7. Test the site out to make sure the setup is working properly. Create a index.html page and just verify the page is displayed. Change your local hosts file to point to your server IP address for the new domain you created. If not, take steps to get this to work, before continuing with the rest of the checklist.
  8. copy over the site – if you are moving the site from elsewhere
  9. remember to move the database over, if the site relies on a database
  10. restart apache
    sudo /etc/init.d/apache2 restart
  11. You can test the site out, before updating the DNS, by changing your local hosts file to point to your server IP address for the new domain you created.

    Resources: Install the Apache 2 Web Server on Ubuntu 10.04 LTS (Lucid)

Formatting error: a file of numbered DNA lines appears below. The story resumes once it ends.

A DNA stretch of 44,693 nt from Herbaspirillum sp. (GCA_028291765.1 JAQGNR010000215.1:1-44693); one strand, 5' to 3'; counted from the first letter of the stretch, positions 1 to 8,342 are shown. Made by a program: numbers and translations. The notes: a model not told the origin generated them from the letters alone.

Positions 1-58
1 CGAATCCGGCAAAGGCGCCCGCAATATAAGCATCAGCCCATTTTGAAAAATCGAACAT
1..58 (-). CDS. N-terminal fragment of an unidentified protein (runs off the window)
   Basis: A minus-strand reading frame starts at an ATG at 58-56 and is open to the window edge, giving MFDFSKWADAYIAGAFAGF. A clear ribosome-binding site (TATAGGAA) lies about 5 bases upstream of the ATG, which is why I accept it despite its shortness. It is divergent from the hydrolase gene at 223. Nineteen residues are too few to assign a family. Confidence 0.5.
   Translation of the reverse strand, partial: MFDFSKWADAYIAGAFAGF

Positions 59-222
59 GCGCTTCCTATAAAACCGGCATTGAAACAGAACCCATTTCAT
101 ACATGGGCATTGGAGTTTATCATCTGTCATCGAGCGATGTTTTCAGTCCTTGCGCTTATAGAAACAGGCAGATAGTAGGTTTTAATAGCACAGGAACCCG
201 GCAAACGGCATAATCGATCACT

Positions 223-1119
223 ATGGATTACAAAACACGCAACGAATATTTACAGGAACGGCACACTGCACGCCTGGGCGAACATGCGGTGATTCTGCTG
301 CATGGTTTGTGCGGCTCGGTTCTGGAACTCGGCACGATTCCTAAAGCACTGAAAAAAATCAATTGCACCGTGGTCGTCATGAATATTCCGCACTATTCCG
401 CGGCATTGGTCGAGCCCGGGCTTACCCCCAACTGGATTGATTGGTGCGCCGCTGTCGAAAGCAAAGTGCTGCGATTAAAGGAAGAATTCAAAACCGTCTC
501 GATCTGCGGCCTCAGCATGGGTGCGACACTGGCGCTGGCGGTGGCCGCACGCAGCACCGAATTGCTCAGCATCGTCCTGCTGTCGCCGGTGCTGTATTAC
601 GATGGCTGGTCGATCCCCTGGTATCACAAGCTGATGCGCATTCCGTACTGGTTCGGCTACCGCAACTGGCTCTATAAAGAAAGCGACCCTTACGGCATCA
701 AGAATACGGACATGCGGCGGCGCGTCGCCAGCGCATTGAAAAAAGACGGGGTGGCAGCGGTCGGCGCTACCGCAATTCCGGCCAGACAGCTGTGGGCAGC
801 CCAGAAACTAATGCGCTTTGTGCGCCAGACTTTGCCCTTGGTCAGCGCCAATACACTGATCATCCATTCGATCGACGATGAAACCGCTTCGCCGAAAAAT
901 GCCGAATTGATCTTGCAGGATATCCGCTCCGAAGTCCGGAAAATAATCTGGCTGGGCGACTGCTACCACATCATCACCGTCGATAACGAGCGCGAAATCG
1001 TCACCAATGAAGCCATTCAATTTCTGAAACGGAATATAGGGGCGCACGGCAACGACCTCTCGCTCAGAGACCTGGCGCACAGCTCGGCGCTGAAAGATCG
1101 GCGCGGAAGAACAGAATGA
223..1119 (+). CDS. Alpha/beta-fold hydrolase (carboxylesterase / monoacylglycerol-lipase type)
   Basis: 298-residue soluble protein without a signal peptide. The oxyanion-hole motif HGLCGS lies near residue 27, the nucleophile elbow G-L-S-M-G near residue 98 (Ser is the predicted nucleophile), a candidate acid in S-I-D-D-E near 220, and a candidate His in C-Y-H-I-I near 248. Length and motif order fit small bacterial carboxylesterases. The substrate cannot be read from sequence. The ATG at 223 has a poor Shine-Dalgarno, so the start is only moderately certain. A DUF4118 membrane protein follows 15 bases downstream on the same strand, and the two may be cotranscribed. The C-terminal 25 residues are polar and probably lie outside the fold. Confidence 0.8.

Replace Text in Files Recursively (Linux)

To replace text in all the files in a directory, recursively, you can use grep.

sudo grep -rl texttoreplace /somedirectory/ | sudo xargs sed -i ‘s/repacethis/withthis/g’

sudo grep -rl oldtext /example/directory/ | sudo xargs sed -i 's/oldtext/newtext/g'

The g on the end, lets it replace all the instances of the text in each file.

More ubuntu and linux tips and code samples

Replacing a Host Key

Host keys are used to security log into remote servers (such as Virtual Private Servers – VPS). With Ubuntu if you are using host keys to sign into servers securely and have asked for strict checking, if you make a change (such as rebuilding your VPS) the host key will change and you cannot login and will get a message like:

@@@@@@@@@@@@@@@@@@@@@@@@@@@@@@@@@@@@@@@@@@@@@@@@@@@@@@@@@@@
@ WARNING: REMOTE HOST IDENTIFICATION HAS CHANGED! @
@@@@@@@@@@@@@@@@@@@@@@@@@@@@@@@@@@@@@@@@@@@@@@@@@@@@@@@@@@@